They're great for hot weather with their breathability, and I've also managed to use them quite successfully in cold weather as well. I'll note that their cold weather use has been limited to late fall in the U.S. Midwest, so maybe down to just below freezing at night... and an Iztaccihuatl trip in Mexico which does have a permanent glacier and requires crampons, however the summit was not EXTREMELY cold either.
Source: bought it new
Price Paid: $100
Very comfy. Wear out quicker than other shoes.
- Good summer shoe
- Laces don't last
Good grip on trail, fit true to size.
Source: bought it new
Price Paid: $99
Purchased these two months ago, paid discounted price, £64, from Go Outdoors, (Amazon showed this price, Go Outdoors matched it plus further discount). Have worn them six times, three occasions 20+ mile hikes, rough country, South Shropshire.
Not good on descents, as toes hit boot front, lacing limited in making difference. Supportive, cushioned but not waterproof. Cannot really complain, as we all know that only leather boots (apart from Wellingtons) are waterproof.
- Poor waterproofing
- Limited lacing options
Source: bought it new
Great summer hiking shoe, lightweight and instantly comfortable. Affordable!! I have a narrow heel and it fits me well.
The shoe fits my narrow heel well. I sometimes have a problem finding shoes that fit me. I feel like when I lace it all the way up it gives me more than enough ankle support for any activity that I want to partake in. The boot is ultra comfortable I never felt like I had to break it in.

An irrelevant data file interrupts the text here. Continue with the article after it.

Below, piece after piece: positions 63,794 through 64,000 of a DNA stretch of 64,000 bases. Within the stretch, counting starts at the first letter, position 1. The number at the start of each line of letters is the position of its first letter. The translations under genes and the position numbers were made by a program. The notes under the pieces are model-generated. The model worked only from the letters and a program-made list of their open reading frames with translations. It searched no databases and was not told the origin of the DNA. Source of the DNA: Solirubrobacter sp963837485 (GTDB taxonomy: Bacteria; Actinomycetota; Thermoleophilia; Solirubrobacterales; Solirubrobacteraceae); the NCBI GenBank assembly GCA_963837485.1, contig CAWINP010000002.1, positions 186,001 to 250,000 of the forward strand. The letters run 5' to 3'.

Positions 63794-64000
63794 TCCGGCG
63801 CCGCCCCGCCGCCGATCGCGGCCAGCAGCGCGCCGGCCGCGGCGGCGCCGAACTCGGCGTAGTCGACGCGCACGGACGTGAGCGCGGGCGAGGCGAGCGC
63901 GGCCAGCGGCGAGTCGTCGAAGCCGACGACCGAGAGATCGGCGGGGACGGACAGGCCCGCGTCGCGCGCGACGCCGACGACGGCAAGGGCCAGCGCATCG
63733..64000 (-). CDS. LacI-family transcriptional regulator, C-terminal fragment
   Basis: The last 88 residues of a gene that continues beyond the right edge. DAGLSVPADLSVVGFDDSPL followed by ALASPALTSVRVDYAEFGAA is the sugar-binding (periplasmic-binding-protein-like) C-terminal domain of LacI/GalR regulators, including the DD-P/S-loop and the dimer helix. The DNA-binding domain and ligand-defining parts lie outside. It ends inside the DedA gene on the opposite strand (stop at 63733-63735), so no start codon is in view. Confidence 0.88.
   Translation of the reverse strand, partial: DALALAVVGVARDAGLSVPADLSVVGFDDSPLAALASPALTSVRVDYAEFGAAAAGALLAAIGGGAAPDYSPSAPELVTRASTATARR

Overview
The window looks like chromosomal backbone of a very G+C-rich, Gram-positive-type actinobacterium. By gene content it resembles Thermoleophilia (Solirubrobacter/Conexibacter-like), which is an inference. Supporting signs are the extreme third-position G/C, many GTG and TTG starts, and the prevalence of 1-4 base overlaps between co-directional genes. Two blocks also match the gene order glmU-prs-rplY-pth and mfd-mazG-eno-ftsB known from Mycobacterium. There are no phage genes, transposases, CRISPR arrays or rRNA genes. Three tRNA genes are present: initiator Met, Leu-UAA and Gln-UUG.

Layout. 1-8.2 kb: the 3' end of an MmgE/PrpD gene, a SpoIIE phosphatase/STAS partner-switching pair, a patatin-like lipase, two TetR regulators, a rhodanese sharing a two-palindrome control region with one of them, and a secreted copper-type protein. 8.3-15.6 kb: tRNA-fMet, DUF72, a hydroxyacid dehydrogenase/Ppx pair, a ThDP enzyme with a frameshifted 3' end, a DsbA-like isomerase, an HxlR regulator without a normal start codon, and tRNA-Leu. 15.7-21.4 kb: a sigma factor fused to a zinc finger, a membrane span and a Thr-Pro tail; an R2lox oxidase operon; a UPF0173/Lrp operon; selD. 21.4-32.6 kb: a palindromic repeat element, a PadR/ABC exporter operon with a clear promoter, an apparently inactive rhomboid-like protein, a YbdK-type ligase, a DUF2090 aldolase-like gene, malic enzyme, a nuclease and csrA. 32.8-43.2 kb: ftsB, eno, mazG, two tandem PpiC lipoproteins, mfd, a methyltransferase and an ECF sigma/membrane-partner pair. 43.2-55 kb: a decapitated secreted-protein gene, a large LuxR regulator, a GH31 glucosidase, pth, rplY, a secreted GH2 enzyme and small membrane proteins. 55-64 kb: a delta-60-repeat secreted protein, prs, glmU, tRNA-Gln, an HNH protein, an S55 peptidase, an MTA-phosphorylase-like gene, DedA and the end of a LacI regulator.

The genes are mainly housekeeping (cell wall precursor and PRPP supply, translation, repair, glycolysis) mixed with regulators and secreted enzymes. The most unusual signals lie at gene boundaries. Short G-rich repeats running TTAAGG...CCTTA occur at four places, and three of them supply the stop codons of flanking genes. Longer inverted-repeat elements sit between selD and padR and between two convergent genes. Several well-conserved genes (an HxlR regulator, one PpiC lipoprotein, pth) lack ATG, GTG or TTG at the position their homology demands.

I have had some ankle injuries in the past and I always feel confident in this boot. It is not designed to be water resistant, I haven't had it in a wet situation yet. But I have a feeling it will dry faster than most because of the mesh.
I have great traction on both wet and dry surfaces. This boot has great ventilation; my foot stays cool throughout the day. I can actually feel a breeze..if there is one.
BUY a whole size bigger.
• Dura leather and mesh upper
• Bellows tongue keeps debris out
• Synthetic leather toe cap and heel counter
• Breathable mesh lining treated with Aegis Antimicrobial solution maintains foot comfort
• Ortholite Anatomical Footbed
• Molded nylon arch shank
• Compression molded EVA footframe provides cushioning
• Merrell Air Cushion in the heel absorbs shock and adds stability
• 5mm Sole lug depth
• Vibram Multi-Sport Sole/TC5+ Rubber
• Weight: 1 lb 8 ozs
Source: bought it new
Price Paid: $90
Comfortable; okay for day hiking; inside ankle material not very durable.
- Look nice
- Inside ankle/heel material not durable
- Support only so, so.
I have had two pairs of the Merrell Moab Mids. They were my daily work boots (FS recreation program manager) and for weekend hiking. I typically tie the laces loose at the mid way point so that I can slip them on and off without tying and untying them (my Korean wife insists on the traditional oriental no shoes inside policy, :-) ).
I wore out the material on the heel/ankle rather quickly on the first pair. I was much more conscious of how I put on/off the second pair so that I would not prematurely wear out the second pair. However, the second pair is now torn apart in the same area. Basically, the material for the inside ankle/heel area is not very durable.